In the Journal — November 2, 2012 at 1:31 pm

National Security Crime

By Erin Creegan* —

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Although there is no shortage of attention to each of the varied threats to national security, each of these threats (and the available government responses to them) are most often treated as independent subject matters. Yet there are significant connections between these apparently distinct criminal offenses, although little work has been done to draw such connections and develop a framework for studying national security criminal law as a unified discipline. This Article takes the first step towards building such a curriculum by integrating the criminological and legal aspects of crime in the national security realm. It examines four categories of crimes—treason, espionage, sabotage, and terrorism—and the applicable federal statutes available to prosecutors to combat these threats to national security. The Article then proceeds to draw upon interdisciplinary connections across these disparate crimes to examine why individuals engage in both violent and “white-collar” national security crime. Looking at tools ranging from wiretap authorizations to classification systems, the Article addresses what the Government can do to detect, prevent, prosecute and punish national security crimes.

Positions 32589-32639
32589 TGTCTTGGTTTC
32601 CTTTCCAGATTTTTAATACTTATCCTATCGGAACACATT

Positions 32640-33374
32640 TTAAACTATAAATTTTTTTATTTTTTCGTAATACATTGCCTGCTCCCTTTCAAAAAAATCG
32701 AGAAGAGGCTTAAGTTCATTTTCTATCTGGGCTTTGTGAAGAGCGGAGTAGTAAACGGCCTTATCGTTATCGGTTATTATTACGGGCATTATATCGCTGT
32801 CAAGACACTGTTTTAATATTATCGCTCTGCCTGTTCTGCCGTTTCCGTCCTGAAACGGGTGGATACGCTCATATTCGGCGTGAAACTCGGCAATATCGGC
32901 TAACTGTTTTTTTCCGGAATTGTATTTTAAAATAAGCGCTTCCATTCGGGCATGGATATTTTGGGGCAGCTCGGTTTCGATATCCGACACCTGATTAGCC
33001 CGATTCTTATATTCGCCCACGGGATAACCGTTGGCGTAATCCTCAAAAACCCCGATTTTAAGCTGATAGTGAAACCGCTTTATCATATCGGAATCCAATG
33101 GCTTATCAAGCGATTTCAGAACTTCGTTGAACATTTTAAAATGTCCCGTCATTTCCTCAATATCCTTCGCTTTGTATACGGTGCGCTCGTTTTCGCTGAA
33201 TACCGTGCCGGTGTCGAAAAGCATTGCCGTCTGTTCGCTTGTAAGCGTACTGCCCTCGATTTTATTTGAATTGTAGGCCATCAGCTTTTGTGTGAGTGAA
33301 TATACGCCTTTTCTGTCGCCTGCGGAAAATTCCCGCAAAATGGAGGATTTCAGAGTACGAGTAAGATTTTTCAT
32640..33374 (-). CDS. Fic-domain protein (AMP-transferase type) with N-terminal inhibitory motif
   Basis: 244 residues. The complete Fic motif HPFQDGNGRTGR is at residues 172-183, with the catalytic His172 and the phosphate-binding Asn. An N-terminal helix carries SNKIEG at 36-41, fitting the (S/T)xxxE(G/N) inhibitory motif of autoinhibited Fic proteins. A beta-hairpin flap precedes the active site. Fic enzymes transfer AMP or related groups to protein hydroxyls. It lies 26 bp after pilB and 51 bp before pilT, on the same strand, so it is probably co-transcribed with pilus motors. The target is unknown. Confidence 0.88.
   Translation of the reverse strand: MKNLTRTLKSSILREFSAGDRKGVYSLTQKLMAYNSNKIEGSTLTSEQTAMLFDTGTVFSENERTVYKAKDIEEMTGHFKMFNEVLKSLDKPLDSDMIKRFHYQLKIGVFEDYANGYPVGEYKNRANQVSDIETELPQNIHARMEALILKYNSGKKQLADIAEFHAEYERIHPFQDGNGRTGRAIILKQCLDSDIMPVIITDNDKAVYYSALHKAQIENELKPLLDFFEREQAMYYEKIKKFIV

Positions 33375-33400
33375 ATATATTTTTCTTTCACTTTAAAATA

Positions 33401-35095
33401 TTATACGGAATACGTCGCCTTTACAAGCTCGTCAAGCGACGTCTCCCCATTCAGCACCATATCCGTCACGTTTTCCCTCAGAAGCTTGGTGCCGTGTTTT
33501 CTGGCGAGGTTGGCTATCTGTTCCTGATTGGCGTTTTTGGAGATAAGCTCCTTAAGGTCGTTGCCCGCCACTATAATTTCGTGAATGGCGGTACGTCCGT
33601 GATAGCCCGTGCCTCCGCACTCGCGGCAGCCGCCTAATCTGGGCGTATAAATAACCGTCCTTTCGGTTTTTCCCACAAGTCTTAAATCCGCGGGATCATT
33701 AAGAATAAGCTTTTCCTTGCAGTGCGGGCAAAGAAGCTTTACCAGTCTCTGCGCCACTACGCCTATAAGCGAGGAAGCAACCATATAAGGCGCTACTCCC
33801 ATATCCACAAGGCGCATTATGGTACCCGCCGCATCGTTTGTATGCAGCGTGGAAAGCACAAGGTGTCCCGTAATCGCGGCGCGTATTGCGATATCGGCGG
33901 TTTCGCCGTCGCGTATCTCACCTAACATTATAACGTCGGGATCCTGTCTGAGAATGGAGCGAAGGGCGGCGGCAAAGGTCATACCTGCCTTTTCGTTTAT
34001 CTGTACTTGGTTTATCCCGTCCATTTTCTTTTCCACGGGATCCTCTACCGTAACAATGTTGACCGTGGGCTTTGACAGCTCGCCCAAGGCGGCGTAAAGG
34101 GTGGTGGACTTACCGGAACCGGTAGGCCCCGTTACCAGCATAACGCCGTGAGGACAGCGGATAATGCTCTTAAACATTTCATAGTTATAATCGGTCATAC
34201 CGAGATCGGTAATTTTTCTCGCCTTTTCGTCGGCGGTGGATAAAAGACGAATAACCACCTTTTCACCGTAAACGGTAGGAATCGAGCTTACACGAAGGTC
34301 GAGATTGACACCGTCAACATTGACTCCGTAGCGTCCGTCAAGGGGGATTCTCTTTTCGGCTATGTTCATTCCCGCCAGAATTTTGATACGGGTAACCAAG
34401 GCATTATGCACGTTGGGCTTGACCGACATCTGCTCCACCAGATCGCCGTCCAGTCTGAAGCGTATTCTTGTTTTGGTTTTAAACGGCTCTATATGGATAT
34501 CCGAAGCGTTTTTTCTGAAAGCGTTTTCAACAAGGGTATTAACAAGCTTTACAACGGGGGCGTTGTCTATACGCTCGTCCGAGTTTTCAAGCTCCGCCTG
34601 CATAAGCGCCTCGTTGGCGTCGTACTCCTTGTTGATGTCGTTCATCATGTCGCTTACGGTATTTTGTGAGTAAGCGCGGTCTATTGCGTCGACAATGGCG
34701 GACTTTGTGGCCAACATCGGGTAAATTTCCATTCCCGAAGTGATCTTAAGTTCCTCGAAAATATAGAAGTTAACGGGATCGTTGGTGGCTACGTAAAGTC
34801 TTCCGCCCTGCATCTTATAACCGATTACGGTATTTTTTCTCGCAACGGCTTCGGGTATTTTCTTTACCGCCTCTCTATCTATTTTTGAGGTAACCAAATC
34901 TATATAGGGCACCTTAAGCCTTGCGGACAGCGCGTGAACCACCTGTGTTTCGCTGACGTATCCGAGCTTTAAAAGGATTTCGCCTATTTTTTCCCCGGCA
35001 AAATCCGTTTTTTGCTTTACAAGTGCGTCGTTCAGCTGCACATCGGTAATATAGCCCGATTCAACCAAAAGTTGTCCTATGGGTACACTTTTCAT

* Trial Attorney, U.S. Department of Justice, National Security Division, Counterterrorism Section; Adjunct Professor of International Criminal Law at the University of Maryland— College Park, Criminology and Criminal Justice; Adjunct Professor of Scholarly Writing in International Law at the George Washington University Law School. The opinions represented in this paper are those of the author and do not express the positions of the United States Government in any way.

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